To monitor achievements, it’s worth checking periodically to see whether any people in your target companies have chosen to follow you, or you can check all new followers, if that’s a manageable number. LinkedIn provides some useful tools, such as identities of people who have looked at your profile. Assigning people to lists or groups in LinkedIn, Google+, Facebook and Twitter is one way to segment key contacts from ‘the rest’.

In addition, when you regularly post updates that highlight value-rich content and links to your website landing pages you can track how many clicks and registrations you get, through your social media software (say Hootsuite), link shortener (ie. Bit.ly), website (ie. Google Analytics) or your email marketing app or system, to help calculate social media ROI.

3. Sales Qualified Opportunities – SQO

These are followers or people who you’ve connected to through social media search who have a problem that you can solve, and they are prepared to invest time and take action to research it, which indicates that they probably have some budget to pay for a solution.

A clear example is if someone puts a request out through social media asking for recommendations for a business that does what you do, or for a product or service that you offer, and you are ‘listening’ and can respond.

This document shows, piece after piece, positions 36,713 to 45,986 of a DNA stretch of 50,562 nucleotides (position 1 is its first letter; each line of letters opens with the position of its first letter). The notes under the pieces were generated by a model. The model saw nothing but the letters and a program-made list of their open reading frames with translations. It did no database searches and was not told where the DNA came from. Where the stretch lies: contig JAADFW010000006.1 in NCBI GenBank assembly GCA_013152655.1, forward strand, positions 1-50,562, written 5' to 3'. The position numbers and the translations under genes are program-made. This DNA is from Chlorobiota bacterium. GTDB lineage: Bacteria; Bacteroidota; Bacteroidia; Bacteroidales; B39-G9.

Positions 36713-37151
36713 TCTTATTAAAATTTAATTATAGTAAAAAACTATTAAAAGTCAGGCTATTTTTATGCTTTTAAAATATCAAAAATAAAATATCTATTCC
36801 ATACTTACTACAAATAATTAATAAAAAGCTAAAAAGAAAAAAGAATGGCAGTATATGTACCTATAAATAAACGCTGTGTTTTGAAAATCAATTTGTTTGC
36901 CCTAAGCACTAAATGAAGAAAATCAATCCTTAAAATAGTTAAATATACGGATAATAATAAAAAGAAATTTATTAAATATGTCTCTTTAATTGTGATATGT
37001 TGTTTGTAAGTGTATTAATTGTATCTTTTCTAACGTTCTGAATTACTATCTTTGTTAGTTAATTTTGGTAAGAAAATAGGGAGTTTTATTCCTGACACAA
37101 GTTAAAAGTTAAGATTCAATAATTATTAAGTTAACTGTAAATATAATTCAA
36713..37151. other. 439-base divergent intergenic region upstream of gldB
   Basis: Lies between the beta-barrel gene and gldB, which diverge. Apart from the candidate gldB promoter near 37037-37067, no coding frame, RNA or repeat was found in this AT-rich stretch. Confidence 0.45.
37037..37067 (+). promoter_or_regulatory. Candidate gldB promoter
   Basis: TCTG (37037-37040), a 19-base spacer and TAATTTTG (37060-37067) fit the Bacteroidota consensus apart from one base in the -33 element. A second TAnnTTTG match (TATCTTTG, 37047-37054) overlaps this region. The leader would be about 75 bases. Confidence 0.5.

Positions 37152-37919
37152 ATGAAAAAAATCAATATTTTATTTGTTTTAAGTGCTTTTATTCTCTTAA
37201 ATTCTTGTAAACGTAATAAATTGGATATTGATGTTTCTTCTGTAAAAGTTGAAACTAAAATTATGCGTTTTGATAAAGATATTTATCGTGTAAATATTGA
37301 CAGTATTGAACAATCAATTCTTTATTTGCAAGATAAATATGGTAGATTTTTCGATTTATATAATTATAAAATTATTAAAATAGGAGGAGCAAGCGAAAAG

Maybe one of your contacts provides an online referral for you, to someone they know or see who’s looking for what you do.

The key here is that the contact passes your sales lead criteria. Your qualification criteria might be MAN (money authority, need) or BANT (budget, authority, need, timescale) or SCOTSMAN for high value sales (Solution, Competition, Originality, Timescale, Size, Money, Authority, Need). When you get qualified leads directly or indirectly though Social Media the return on investment (ROI) for your time goes up considerably.

In practice it is rare for sales ready leads for considered purchases to come purely through Social Media. More likely that there will be some additional contact (perhaps through social media follow-up, or more likely via email or phone) to verify the need, budget, timescale and decision-maker authority. However, talking to ONE interested person is far more productive than making 20 phone calls to try to strike it lucky via cold calling.

Techniques to help you monitor Social Media ROI.

Some systems such as LinkedIn or Google Analytics may provide enough trend information to help you assess the return on investment of your time, through trend charts.

If you have multiple professional networks to track then a simple spreadsheet with key metrics recorded monthly or weekly will provide a good starting point. Track progress over 6 periods, ie. 6 months or 6 weeks and see what you can derive from the results.

Or if you want to make progress now, identify your objectives for sales ready leads, marketing qualified contacts and followers, add a specific time-frame, then plan out how you will achieve it ( task by task, week by week), and then work the plan consistently.

If you use a CRM or other structured system to manage Sales there is likely to be a way to record the source of each lead. If you’re not already doing so it’s worth identifying how easily you could start doing this, and then record the lead source for each contact (MQC) and Opportunity (SQO).

Identifying and tracking appropriate Key Performance Indicators will help you assess how to allocate your time and resources for the future.